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I shuffle a deck of cards(with an equal number of red and black cards) and start dealing them face up. After any card you can say “stop”, at which point I pay you $1 for every red card dealt and you pay me $1 for every black card dealt. What is your optimal strategy, and how much would you pay to play this game ?

I'd be very happy if you could judge the quality of the code.

using namespace std;

int main(int argc, char * const argv[])
{

    BinaryOptionPricing bop;
    int total_number_of_cards;

    sscanf_s(argv[1], "%d", &total_number_of_cards);
    cout << "Total Number of Cards = " << total_number_of_cards << endl;

    bop.set(total_number_of_cards);
    cout << "Value of the game = " << bop.get() << endl;

    return 0;
}

class BinaryOptionPricing
{

private: int red;
private: int black;
private: std::map<std::pair<int, int>, double> Cache;
private: typedef int card;
private: typedef double redValue;
private: typedef double blackValue;
private: typedef double gameValue;

private:
    double value(card red, card black)
    {
        redValue rValue;
        blackValue bValue;
        gameValue maxValue;

        if (0 == red)
            return ((double)black);
        if (0 == black)
            return (0);

        auto searchPair = Cache.find(std::make_pair(red, black));

        if (searchPair != Cache.end())
            return (searchPair->second);

        rValue= ((double)red / (red + black)) * value(red - 1, black);
        bValue = ((double)black / (red + black)) * value(red, black - 1);

        maxValue = std::max((rValue + bValue), (double)(black - red));
        Cache.insert(std::make_pair(make_pair(red, black), maxValue));

        return maxValue;
    }

public:
    double get()
    {
        return value(red, black);
    }

public:
    void set(int totalNumberOfCards)
    {
        this->red = (totalNumberOfCards/2);
        this->black = (totalNumberOfCards / 2);
    }
};
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Your code has many, many stylistic issues. Some of them seem to be idioms you've invented coming from a Java background; some of them may be due to not really understanding how OOP classes work.


using namespace std;

int main(int argc, char * const argv[])
{

    BinaryOptionPricing bop;
  • You're missing a bunch of #include lines.
  • Prefer char * const *argv over char * const argv[] because you don't have to understand array-to-pointer decay to read it.
  • const-qualifying *argv here is incorrect, or at least the compiler is within its rights to reject it. The correct prototype for main is int main(int argc, char **argv) with no consts.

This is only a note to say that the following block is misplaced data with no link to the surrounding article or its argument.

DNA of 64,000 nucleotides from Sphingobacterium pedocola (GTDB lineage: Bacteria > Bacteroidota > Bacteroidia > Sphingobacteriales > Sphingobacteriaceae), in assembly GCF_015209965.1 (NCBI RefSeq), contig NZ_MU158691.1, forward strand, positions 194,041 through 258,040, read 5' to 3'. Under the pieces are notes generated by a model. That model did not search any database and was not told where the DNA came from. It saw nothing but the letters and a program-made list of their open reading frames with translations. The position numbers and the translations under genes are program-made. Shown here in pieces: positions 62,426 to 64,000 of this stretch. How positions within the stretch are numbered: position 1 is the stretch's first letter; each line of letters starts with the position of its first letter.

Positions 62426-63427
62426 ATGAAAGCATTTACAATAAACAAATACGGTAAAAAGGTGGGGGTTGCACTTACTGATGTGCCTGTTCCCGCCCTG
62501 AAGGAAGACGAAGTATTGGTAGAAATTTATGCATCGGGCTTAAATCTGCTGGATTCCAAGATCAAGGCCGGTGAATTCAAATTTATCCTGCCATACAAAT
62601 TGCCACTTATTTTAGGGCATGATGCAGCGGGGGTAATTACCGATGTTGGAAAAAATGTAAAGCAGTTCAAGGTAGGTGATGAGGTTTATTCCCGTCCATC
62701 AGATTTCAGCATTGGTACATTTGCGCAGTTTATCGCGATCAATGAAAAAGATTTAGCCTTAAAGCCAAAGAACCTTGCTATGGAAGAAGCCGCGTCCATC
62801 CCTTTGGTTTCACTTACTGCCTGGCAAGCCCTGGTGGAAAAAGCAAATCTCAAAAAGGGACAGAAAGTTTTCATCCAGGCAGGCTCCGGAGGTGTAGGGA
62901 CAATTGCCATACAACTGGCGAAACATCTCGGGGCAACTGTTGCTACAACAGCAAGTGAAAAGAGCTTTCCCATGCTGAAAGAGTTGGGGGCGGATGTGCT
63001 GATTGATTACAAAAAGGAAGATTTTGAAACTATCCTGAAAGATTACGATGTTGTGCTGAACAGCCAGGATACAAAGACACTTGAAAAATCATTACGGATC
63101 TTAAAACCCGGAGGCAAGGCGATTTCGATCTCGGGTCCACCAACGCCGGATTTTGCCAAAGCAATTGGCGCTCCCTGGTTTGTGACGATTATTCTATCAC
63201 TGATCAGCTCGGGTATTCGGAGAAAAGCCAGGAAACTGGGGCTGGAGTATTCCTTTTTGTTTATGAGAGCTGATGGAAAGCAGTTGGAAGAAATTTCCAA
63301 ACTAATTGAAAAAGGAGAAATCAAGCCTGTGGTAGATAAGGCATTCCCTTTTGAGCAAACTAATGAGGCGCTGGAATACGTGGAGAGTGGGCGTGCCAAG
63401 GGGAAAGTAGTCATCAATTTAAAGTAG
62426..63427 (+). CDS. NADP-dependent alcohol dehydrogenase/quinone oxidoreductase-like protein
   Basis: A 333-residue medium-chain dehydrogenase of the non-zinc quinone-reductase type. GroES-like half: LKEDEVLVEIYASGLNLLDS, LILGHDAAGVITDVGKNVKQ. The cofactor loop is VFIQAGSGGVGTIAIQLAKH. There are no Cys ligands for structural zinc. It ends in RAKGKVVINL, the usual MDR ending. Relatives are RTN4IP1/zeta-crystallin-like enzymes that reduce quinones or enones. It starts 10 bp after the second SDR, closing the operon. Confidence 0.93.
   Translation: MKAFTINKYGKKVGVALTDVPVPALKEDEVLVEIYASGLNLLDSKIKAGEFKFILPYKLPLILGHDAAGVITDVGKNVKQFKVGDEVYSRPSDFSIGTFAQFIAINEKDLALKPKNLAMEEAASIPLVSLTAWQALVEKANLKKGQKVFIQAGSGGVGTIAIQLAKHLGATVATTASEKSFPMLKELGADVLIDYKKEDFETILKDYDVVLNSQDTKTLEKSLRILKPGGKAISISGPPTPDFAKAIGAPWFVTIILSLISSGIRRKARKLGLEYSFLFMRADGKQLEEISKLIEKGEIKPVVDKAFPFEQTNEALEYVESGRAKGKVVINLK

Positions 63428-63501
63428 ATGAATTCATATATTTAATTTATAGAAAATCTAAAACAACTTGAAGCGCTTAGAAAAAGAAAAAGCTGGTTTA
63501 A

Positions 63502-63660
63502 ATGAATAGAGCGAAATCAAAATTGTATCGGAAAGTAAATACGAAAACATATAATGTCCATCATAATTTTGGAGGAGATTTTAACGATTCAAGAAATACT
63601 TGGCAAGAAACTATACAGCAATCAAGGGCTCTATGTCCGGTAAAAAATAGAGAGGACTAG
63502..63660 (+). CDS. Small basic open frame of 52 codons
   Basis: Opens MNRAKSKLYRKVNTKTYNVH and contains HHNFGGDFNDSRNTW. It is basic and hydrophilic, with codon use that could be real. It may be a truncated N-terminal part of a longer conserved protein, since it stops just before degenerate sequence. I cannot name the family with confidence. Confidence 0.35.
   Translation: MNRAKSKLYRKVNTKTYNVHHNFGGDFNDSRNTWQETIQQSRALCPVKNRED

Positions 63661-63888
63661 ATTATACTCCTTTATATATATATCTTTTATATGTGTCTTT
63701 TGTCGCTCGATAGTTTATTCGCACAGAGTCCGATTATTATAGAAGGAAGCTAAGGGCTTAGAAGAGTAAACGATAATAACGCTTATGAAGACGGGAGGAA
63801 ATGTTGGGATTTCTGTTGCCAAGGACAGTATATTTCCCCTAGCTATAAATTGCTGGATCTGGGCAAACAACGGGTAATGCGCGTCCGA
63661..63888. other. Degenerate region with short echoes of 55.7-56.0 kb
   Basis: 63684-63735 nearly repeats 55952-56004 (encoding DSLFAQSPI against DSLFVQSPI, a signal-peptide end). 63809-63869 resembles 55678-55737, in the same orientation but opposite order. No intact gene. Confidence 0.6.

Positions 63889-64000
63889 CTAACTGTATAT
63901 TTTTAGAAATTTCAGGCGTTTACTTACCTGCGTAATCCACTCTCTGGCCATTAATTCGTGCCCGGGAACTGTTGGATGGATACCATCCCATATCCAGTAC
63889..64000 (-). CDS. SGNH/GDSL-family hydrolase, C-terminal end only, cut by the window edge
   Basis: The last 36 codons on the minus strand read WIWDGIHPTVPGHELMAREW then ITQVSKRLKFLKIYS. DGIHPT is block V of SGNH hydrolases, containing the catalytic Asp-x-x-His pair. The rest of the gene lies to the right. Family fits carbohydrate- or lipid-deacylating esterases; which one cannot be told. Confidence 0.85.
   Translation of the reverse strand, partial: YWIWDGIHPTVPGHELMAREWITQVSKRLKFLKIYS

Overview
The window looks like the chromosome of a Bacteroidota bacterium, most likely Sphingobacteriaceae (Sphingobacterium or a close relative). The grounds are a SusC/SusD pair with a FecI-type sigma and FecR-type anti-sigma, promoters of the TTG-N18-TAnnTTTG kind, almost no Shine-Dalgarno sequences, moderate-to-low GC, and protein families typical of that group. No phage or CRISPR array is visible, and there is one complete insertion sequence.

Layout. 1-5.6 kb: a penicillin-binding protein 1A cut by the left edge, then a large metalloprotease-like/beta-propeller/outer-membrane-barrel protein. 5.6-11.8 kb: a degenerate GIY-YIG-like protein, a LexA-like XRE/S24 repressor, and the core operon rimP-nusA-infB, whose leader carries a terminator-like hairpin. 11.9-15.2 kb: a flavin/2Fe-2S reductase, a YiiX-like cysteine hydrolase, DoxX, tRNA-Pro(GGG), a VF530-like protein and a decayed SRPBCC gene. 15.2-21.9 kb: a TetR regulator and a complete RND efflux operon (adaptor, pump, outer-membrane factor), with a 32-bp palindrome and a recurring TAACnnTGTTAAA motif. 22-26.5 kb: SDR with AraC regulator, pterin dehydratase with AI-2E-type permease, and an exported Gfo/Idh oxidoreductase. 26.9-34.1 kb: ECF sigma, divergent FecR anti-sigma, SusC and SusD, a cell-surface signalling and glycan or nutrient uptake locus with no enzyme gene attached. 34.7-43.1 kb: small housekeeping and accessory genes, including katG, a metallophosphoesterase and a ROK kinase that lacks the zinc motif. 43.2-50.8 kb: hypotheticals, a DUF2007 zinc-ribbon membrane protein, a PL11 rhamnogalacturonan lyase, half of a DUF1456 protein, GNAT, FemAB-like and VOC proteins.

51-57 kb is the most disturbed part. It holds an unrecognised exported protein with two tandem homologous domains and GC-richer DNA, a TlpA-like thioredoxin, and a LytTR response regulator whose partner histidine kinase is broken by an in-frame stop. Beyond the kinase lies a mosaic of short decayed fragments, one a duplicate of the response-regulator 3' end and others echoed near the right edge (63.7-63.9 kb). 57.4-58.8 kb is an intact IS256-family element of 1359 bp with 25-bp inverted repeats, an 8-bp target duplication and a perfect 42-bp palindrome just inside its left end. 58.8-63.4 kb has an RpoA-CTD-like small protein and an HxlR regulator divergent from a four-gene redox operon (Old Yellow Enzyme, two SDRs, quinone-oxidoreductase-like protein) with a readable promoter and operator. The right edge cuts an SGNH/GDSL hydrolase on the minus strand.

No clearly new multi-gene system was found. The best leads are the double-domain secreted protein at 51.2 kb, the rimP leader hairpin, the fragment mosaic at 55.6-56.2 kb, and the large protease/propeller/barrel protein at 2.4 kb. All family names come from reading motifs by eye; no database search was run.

• using namespace std; is frowned upon in C++; prefer to write out std::vector and so on, since that's what you'll be doing once you enter the workforce (or wherever you end up coming in contact with other programmers).
  • BinaryOptionPricing is undefined at this point. You need to provide the definition of this class before you try to use it.

class BinaryOptionPricing
{

private: int red;
private: int black;
private: std::map<std::pair<int, int>, double> Cache;
private: typedef int card;
private: typedef double redValue;
private: typedef double blackValue;
private: typedef double gameValue;

C++ isn't Java; you don't have to write public static void main and so on. In C++, public: and private: (and protected:) act as a kind of "section header" introducing a whole bunch of public or private (or protected) members at once. You should write the above code as

class BinaryOptionPricing
{
  private:
    int red;
    int black;
    std::map<std::pair<int, int>, double> Cache;

    using card = int;
    using redValue = double;
    using blackValue = double;
    using gameValue = double;

Notice that private: is the default inside a class, so you don't even need the line private: there; I just put it so you'd see how you could do it. Also notice that I'm using the C++11 using syntax for type aliases, instead of the old C/C++03 typedef syntax — the latter is still perfectly legal and supported, but the former syntax is becoming the de facto standard because it supports things like dependent type names and alias templates whereas the typedef syntax is basically an evolutionary dead end in those respects.


I would advise against using the typedef name card to refer to an integer count of cards. You could say cards or cardCount or NumberOfCards instead... but really, there's nothing wrong with using int directly. It saves you some typing, and clearly indicates what's going on in the code (namely, an integer count).


private:
    double value(card red, card black)
    {
        // ...
    }

public:
    double get()
    {
        return value(red, black);
    }